The first thing that newborn pups are exposed to and eat establishes their native gut microbiota.
But it remains unclear to researchers how a lactating mother’s diet affects her pups.
In a recent paper published in Cell Host & Microbe, researchers found that when lactating mice were fed a low-fiber diet, the gut microbiota of their offspring was permanently altered, which in turn led to intestinal inflammation and obesity.
The researchers gave the nursing mothers two different diets, a standard fiber-balanced diet commonly used in mouse studies and a low-fiber diet.
After 3 weeks, the researchers weaned the pups and analyzed their microbiome through fecal samples.
The results showed that both the pups and the mothers fed the low-fiber diet contained high levels of amoebae compared to the mice fed the conventional diet.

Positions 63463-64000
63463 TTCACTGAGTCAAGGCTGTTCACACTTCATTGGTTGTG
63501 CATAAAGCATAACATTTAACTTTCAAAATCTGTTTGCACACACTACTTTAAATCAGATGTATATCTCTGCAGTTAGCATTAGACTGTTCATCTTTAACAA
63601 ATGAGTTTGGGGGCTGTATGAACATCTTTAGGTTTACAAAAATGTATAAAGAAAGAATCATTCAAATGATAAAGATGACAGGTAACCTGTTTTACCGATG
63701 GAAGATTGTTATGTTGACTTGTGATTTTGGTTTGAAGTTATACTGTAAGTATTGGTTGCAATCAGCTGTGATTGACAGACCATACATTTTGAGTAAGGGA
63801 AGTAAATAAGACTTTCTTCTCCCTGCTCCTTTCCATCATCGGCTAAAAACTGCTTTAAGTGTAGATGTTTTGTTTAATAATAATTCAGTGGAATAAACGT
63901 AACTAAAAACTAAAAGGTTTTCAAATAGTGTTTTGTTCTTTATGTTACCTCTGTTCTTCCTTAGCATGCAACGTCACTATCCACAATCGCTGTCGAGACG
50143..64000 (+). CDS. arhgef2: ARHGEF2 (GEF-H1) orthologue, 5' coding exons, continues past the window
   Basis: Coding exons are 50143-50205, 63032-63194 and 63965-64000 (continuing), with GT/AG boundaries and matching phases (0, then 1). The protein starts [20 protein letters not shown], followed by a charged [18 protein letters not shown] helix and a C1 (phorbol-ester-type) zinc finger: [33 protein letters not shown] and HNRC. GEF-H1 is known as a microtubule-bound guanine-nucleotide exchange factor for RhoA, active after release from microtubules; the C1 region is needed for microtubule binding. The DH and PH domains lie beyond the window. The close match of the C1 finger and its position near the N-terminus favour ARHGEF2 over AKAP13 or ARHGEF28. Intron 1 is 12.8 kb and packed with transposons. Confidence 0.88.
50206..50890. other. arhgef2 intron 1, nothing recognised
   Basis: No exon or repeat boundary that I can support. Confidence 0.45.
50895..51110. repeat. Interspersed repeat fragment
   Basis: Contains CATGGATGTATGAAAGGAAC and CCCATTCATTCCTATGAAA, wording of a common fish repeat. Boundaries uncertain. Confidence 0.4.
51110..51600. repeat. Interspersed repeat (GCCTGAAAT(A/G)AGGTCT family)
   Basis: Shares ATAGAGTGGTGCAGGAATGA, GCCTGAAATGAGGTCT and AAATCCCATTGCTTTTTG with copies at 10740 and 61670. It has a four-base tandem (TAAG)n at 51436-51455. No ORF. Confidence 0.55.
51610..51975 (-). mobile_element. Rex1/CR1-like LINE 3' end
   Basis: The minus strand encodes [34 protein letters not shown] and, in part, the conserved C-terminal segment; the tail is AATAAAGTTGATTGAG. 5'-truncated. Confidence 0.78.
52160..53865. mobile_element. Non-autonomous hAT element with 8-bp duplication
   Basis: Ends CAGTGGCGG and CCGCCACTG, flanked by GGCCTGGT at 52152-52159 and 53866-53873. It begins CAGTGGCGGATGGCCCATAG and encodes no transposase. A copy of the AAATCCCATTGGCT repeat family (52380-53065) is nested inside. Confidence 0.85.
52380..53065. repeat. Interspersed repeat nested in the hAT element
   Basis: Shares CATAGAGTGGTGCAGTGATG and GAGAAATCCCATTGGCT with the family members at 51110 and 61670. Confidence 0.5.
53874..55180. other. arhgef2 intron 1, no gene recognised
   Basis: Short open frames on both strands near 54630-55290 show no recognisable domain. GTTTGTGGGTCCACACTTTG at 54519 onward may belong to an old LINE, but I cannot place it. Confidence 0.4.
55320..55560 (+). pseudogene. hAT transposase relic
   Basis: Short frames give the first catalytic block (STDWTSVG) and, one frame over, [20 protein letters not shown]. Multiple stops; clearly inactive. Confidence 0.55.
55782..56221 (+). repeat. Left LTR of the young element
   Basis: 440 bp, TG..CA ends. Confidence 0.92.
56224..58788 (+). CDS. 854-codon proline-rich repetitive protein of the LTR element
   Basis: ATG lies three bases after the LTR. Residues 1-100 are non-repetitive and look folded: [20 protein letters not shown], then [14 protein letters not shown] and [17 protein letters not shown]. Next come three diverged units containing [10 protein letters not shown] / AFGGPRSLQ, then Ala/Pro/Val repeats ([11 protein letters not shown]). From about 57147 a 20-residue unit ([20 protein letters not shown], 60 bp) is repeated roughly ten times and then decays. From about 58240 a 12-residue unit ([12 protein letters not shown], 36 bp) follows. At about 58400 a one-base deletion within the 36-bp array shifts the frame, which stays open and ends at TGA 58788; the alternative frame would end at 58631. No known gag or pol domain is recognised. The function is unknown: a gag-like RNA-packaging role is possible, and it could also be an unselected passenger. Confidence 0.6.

With the altered microbiota, the intestinal tracts of both mothers and pups were disturbed, and the weight of the pups almost doubled.
And the pups fed to the mothers on a low-fiber diet had lasting effects on the disrupted intestinal flora.
Nine weeks after weaning and feeding on a conventional diet, these mice still had abnormally high levels of metazoan bacteria in their intestines and their weight continued to increase.